Sentamu to rule on scheme for super-diocese

The Archbishop of York will be now asked to rule on whether controversial plans to replace three existing Yorkshire dioceses with one “super-diocese” should move forward after the plans received a mixed response.

Archbishop of York, Dr John Sentamu
Archbishop of York, Dr John Sentamu

Voting took place on Saturday on the future of the Church of England dioceses of Ripon and Leeds, Bradford and Wakefield, with the plans now being referred to the Archbishop of York, Dr John Sentamu, after Wakefield voted against the decision.

Bradford and Ripon and Leeds dioceses voted in favour of the reorganisation in West Yorkshire and the Dales. Since consent has not been given by all three, it is up to the Archbishop to decide if the plan should be placed before General Synod for a final decision.

In Wakefield 76 voted against the plan, with 40 for the plan and four abstentions.

The Bishop of Wakefield, Stephen Platten, who voted against the scheme said: “I am in no doubt of the need for change, but not this change. We know the church needs development, that we need new ideas, new vision and we must recommit ourselves to working for a new vision across the diocese and across Yorkshire.

“Here in Wakefield, we shall all work together to strengthen our churches and give them new life.”

Under the recommendations, the three existing dioceses would be dissolved and a new, de-centralised diocese would be created, led by a diocesan bishop based in Leeds and divided into five areas – Bradford, Huddersfield, Leeds, Ripon and Wakefield.

Critics have previously complained that the proposed new set-up will be dominated by Leeds and others believe the changes are financially-driven.

Once fully established, the net savings in revenue costs will be about £800,000 a year.

The Bishops of Bradford and Ripon and Leeds have expressed support for the plans but Bishop Platten, has expressed reservations, arguing that bigger is not always better. Individual parishes have also expressed serious concerns.

Last night Bishop Platten said: “These last few weeks have been quite difficult for all three dioceses so I welcome Saturday and the opportunity to vote on this issue after much prayer and consideration and discover where God is leading us all in this part of Yorkshire in the future.”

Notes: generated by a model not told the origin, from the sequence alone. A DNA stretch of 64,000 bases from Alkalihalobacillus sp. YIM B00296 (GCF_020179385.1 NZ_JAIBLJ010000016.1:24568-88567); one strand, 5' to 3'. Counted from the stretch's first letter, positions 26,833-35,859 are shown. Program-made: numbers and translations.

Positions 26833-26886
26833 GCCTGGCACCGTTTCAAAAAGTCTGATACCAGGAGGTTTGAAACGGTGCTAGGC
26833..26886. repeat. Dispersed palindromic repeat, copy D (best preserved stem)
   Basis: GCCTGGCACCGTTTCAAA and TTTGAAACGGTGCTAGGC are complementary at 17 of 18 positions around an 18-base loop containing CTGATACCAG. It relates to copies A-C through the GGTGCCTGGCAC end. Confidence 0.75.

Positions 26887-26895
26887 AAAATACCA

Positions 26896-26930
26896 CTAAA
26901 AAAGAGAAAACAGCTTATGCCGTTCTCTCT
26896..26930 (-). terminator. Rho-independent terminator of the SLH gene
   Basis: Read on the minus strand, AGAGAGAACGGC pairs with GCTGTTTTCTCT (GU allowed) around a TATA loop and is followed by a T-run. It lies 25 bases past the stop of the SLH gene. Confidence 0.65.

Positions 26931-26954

In Bradford 90 voted for the changes, four were against, no abstentions and in Ripon and Leeds, 70 were for, 18 against and there were two abstentions.

The Bishop of Ripon and Leeds, John Packer, who voted in favour, said “I welcome the clear approval of the Diocesan Synod for the scheme. I am also grateful for the open and honest debate we have had.

“I hope that this will mean the Archbishop of York can take the scheme to General Synod in July – further delay and indecision would be damaging to the mission of the church in this region

The Bishop of Bradford, Nick Baines, said: “This is a very encouraging result, and not entirely a surprise. I hope that when the Archbishop of York makes his decision on a referral to the General Synod in July, he will bear in mind all the factors that have led to this particular result. We look forward to how this will develop in the next few months.”

Two other dioceses also have a say, because their boundaries will be affected by the proposals. The neighbouring dioceses of Blackburn and Sheffield would receive six and two parishes respectively from the area of the proposed new single diocese: Sheffield has given its consent and Blackburn votes in April. The Archbishop will not be in a position to announce his decision until after all voting has taken place.

The chair of the Church of England Dioceses Commission, Professor Michael Clarke, said: “It is good to know that the Dioceses of Bradford and Ripon & Leeds support the commission’s proposals.”